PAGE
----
If Dukakis runs for president, what happens to the Bay State?
TWO jobs certainly are better than none. But are they really better than one? And can anyone in the political arena do justice to two supposedly full-time jobs? That is a question Gov. Michael Dukakis must be pondering as he considers running for president. As ambitious, motivated, and capable as he may be, there is no way he can be on the campaign trail miles from Massachusetts and mind the state's business at home.
If Mr. Dukakis is to make more than a token bid for his party's 1988 nomination, he will have to leave much of the day-to-day executive leadership to others. But no matter how loyal and competent the governor's underlings are, there are things that only an elected head of state can do. And it would hardly serve the governor's political purpose were he to let things drift in the Bay State for the next 18 months while he was out on the hustings.
Contributing to the Dukakis challenge is the location of his state in America's Northeast. This means traveling farther from home than others competing for the nomination. Clearly it will be easier for those out of office, such as former Colorado Sen. Gary Hart and former Arizona Gov. Bruce Babbitt, to pursue their quests for delegates.
Even members of Congress, like recently declared Democratic presidential contender Richard Gephardt of Missouri, may find it less difficult to take time away from their office than a state chief executive. Being governor is a 365-day-a-year job.
Were Dukakis to run for president, there is no way he could hope to rest on the accomplishments of his administration, like the much-touted employment training program, by which hundreds of poor people have been helped off welfare rolls into paying jobs. The governor, to enhance his appeal, will need new initiatives in various directions. His performance in the commonwealth is bound to receive as much attention as what he may do or say on the campaign trail.
Despite his trumpeting of his administration's successes and the Bay State's strong economy, it is questionable how well known the governor is among grass-roots Democrats elsewhere.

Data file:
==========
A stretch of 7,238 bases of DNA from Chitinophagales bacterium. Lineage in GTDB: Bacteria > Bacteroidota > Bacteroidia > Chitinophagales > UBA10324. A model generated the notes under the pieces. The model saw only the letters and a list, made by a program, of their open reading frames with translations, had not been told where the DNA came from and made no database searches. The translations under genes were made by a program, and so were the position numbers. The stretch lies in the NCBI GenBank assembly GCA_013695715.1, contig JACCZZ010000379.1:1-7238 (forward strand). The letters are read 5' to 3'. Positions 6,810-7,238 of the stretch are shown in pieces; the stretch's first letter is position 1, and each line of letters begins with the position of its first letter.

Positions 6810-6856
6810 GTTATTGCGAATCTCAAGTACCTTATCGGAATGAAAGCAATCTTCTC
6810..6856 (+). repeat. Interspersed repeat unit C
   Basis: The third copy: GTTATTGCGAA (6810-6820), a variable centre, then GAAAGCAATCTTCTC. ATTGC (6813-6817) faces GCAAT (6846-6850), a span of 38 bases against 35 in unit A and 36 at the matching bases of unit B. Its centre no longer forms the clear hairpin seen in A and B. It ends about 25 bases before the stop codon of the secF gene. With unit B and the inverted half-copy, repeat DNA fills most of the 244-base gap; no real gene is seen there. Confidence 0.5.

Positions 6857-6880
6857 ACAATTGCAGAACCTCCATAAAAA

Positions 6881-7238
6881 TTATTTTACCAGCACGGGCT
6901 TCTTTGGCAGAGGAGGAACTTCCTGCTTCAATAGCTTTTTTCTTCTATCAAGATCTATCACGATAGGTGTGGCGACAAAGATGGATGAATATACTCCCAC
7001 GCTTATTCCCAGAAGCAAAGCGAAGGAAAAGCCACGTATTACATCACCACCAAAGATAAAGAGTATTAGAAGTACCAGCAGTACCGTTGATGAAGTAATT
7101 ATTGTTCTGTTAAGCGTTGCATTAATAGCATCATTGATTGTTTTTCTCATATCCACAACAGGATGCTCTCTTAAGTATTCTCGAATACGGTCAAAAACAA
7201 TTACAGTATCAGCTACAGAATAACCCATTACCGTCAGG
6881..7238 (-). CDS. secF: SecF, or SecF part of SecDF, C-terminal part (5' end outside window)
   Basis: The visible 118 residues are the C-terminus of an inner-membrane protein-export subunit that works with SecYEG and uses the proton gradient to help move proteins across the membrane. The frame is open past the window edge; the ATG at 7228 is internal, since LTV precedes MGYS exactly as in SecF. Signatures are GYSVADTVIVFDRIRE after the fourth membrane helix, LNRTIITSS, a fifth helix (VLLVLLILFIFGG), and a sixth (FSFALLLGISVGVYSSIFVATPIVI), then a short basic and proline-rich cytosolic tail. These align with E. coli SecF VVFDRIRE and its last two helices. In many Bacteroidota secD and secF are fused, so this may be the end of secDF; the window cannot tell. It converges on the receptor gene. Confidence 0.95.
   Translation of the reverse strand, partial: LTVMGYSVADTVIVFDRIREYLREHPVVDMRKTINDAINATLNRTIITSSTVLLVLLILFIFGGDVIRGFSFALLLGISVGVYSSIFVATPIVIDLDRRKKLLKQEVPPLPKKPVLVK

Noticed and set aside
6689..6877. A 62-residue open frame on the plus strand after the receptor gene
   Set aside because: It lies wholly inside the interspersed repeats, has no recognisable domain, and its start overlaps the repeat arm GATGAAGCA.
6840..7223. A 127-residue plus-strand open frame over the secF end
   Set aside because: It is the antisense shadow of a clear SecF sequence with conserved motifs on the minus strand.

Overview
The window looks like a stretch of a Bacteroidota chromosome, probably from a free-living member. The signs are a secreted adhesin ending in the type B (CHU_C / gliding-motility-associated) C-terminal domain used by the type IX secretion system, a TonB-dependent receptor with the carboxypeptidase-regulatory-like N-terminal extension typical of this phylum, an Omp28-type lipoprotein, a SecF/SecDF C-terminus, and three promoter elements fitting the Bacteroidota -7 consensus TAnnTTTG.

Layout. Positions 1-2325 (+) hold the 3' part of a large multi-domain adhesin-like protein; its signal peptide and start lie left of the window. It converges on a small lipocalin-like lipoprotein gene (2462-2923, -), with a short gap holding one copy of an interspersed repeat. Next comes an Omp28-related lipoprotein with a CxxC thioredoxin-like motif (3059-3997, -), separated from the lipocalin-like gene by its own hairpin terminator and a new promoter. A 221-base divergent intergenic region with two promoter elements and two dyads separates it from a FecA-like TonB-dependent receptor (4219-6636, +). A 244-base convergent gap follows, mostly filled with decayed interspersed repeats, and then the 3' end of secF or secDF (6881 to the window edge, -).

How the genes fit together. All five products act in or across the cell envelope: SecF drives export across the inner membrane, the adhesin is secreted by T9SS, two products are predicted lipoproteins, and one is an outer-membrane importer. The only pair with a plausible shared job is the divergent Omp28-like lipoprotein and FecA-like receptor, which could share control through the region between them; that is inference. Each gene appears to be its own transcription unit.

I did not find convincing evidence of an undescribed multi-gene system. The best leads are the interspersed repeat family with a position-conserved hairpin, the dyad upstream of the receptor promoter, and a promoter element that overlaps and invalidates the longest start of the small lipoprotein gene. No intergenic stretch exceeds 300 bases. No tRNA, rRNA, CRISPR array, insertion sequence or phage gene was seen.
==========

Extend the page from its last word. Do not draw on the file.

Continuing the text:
The risks of any governor being away from his executive chair for more than a few days at a time are considerable. How well things went at the State House would depend on not only the effectiveness of those left in charge, but also in the cooperation of legislative leaders in advancing various key programs on the Dukakis agenda.
Obviously there is a lot more to being governor than successful relations with the state Senate and House, something that in the past has required more than a little Dukakis attention.
The governor, whether at his desk or on the road, is responsible for the operations of the executive branch and for the quality of services. Bay State government cannot mark time while its elected leader gives it only partial attention.
With the governor out of state, Lt. Gov. Evelyn Murphy's role would presumably increase. Were the governor to pursue the presidency and win, she would move into the governorship for the final two years of his term, which would give her an advantage over several prominent fellow Democrats already eyeing a run for governor in 1990.
While using incumbency in one office to reach for a higher rung on the elective ladder is an old story and has become an accepted practice in the political arena, it may not be in the best interest of the public, or even those involved.
Surely it would be easier for Dukakis to pursue the presidency if he had retired as state chief executive last year, instead of seeking reelection. It would have freed his energies to organize his campaign, raise funds, and sell his ideas, without fear of criticism for perhaps neglecting some of his gubernatorial duties. More important, it would guarantee Massachusetts the talents of a leader who would focus undivided attention on the commonwealth.
No matter how smoothly things might go, were he to campaign for president, even if ultimately unsuccessful, he could hardly overlook the fact that when he was reelected overwhelmingly last fall, voters had every right to expect that he would serve a full term. His job-hunting for something better, and within weeks of renewing his gubernatorial oath of office, could leave a bad political taste with many Bay Staters.
Regardless of whether Dukakis becomes a presidential candidate, consideration might be given to some kind of state constitution restriction that would require an officeholder seeking higher elective seat to resign, or step aside temporarily.
That way there would be less likelihood of anyone trying to do two jobs, candidate for higher office and officeholder, at the same time, - and perhaps performing neither task well.